Apparently the move back to Britain from the Hague had been fraught with unspecified practical and emotional difficulty and he had problems settling into the the Doughty Street Chambers shared by such luminaries as Geoffrey Robertson QC, St Pancras MP Keir Starmer, Edward Fitzgerald QC, Helena Kennedy QC, and many more - even Amal Clooney, recently appointed to the UK Attorney General’s expert panel set up to advise and represent the UK government in cases involving public international law. (7)

Returning from The Hague in September 2015 his mother said he was in good spirits, but in his new home he became “increasingly agitated and stressed”.  In early 2016 he had trouble sleeping and talked about suicide “only in the abstract” telling her he would never take his life because of his children.
In March he tried to get an adjournment on the Assange case as he was unable to work, his mind foggy with medication, but the judge refused, pushing him into “a dark, depressive phase”, according to his wife. Dr Pereira added he thought this was a significant factor in his emotional decline. He was quoted as saying: “He was very disappointed at not being able to do the case. He felt his career was beginning to unravel.” 

Mental Deterioration, Diagnosis and Treatment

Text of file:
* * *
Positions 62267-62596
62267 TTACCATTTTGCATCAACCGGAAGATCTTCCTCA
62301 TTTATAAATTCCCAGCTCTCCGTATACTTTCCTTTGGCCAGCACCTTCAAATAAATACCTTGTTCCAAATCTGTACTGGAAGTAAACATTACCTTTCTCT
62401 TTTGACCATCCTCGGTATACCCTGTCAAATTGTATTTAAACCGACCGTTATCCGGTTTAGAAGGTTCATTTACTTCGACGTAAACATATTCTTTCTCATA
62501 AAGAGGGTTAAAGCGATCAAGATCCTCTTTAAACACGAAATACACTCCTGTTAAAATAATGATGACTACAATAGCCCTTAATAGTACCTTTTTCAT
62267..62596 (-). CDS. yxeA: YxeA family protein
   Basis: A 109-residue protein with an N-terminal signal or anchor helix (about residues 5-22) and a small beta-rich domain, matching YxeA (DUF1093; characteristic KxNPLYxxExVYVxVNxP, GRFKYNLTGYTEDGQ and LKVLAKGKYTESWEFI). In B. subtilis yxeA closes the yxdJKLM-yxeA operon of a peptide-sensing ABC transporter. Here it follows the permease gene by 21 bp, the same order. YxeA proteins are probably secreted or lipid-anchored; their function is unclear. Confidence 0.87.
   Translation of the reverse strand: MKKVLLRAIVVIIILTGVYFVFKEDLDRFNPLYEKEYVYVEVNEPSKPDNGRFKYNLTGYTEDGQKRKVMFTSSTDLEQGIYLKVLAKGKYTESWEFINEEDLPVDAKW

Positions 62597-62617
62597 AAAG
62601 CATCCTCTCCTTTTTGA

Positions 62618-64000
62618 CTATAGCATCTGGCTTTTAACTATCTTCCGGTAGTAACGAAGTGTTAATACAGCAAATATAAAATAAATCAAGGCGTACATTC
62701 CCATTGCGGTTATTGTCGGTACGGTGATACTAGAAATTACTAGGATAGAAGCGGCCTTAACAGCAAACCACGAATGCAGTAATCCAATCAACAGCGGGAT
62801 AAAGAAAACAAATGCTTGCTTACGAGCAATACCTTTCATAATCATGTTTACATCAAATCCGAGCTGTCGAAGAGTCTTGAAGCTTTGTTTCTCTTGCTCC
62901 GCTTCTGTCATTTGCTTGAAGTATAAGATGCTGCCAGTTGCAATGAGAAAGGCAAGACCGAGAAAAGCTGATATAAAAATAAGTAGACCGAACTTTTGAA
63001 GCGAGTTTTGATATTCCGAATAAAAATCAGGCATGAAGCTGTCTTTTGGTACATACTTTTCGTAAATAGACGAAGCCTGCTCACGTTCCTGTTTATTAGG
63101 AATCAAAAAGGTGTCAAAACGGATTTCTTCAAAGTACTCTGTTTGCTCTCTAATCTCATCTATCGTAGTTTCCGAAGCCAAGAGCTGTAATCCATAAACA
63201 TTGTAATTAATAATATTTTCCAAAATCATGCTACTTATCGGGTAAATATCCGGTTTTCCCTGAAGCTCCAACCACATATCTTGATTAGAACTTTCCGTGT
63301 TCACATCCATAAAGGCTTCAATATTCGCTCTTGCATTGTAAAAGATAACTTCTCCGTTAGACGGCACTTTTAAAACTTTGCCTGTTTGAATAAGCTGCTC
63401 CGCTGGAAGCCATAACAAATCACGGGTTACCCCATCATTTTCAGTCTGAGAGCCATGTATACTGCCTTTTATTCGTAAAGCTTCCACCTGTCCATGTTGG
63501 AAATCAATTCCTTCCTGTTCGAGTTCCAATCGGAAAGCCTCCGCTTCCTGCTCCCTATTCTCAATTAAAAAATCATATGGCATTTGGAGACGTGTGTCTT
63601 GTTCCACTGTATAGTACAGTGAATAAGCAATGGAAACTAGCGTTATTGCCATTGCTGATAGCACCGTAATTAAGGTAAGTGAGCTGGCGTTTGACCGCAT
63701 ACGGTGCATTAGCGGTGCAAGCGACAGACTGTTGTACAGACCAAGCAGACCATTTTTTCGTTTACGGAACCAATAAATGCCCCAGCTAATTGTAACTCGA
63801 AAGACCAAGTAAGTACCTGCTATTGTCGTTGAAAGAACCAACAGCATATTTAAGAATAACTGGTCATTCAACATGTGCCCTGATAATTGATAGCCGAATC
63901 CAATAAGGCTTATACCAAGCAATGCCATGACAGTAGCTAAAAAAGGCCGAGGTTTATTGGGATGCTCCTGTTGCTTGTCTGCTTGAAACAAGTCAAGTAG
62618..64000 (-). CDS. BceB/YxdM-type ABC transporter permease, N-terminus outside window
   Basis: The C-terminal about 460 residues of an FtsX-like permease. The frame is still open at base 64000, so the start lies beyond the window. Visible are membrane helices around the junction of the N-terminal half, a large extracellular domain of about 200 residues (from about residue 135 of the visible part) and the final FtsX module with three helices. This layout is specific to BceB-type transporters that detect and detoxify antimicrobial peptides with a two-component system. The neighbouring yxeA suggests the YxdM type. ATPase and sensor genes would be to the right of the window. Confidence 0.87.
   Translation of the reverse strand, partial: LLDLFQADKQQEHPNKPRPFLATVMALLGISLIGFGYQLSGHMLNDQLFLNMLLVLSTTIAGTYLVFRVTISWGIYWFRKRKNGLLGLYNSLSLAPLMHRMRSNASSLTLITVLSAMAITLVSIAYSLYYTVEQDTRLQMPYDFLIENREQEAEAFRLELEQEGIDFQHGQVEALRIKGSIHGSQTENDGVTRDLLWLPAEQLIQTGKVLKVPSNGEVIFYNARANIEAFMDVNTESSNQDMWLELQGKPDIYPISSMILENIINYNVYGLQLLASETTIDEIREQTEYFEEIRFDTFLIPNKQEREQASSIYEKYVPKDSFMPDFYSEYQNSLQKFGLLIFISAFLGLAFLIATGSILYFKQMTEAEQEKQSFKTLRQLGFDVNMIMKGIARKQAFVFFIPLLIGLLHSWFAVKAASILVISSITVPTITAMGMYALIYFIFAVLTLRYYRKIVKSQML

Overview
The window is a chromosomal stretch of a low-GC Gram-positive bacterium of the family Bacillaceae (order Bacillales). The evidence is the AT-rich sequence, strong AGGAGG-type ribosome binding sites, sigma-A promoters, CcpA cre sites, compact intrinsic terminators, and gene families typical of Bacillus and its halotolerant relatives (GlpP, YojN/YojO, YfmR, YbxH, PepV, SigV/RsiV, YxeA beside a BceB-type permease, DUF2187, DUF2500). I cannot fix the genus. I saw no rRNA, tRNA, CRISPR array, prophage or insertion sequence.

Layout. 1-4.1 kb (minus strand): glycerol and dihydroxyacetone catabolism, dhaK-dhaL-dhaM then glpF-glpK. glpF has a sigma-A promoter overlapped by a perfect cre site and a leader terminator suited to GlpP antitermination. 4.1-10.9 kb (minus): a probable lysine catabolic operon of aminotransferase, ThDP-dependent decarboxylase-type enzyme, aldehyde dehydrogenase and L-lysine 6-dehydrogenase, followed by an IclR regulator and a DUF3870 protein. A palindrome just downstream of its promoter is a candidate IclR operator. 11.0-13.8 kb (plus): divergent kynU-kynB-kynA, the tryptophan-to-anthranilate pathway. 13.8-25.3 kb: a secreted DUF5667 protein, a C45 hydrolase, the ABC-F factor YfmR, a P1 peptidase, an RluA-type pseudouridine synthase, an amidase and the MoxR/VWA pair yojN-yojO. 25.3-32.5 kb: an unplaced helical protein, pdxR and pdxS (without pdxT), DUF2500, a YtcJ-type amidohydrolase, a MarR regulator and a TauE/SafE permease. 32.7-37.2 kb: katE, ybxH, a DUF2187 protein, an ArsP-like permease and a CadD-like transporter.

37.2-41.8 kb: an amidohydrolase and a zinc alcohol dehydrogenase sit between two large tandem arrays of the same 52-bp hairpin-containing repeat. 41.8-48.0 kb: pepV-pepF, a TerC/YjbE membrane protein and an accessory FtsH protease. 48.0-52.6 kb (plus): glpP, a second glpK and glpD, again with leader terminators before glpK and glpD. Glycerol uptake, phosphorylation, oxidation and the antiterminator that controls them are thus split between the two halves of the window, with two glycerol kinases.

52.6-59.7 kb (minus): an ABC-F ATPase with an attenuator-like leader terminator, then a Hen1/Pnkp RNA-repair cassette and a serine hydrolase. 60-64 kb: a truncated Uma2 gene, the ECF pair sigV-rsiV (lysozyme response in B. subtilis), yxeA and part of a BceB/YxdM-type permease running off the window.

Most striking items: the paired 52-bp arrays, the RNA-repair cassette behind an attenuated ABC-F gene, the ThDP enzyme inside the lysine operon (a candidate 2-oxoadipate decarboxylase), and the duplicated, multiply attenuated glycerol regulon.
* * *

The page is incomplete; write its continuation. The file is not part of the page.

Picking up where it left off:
Mr Jones’ wife said they had a “wonderful relationship” although John was someone who “often needed encouragement”. She described how his difficulty sleeping left him exhausted and worried about his ability to perform at work. “He started doubting himself and all the decisions he had made in his life. He felt he was useless and had failed.
At no stage in the inquest does it appear that medical decisions relating to the chosen medication and the part it might have played was questioned, although the diagnosis of "bi-polar disorder" after a one hour meeting with Dr Pereira surprised his wife because she said: “John could be obsessive, and could ruminate, but he didn’t have highs and lows.” 

His Consultant Psychiatrist

Dr Stephen Pereira from his CV appears to be an highly qualified and experienced
Consultant Psychiatrist. He states on his page, 
"With 26 years of experience in Psychiatry and 30 years experience in Behaviour and Cognitive Therapy (CBT), I trained at the Institute of Psychiatry in Behaviour Therapy and at Oxford in Cognitive Therapy (which has a worldwide reputation in this area).  I am also Chairman of NAPICU ( which formulates National Standards of Clinical Excellence in Intensive Care Psychiatry and Severe Mental Disorders. I have over 20 years of experience in dealing with the whole spectrum of mental wellbeing issues in the ‘City Financial District’ and those affecting high achieving individuals in politics, film, media, fashion and music.  I am one of a very few Consultant Psychiatrists (medically trained) who also have been formally trained in CBT." (10)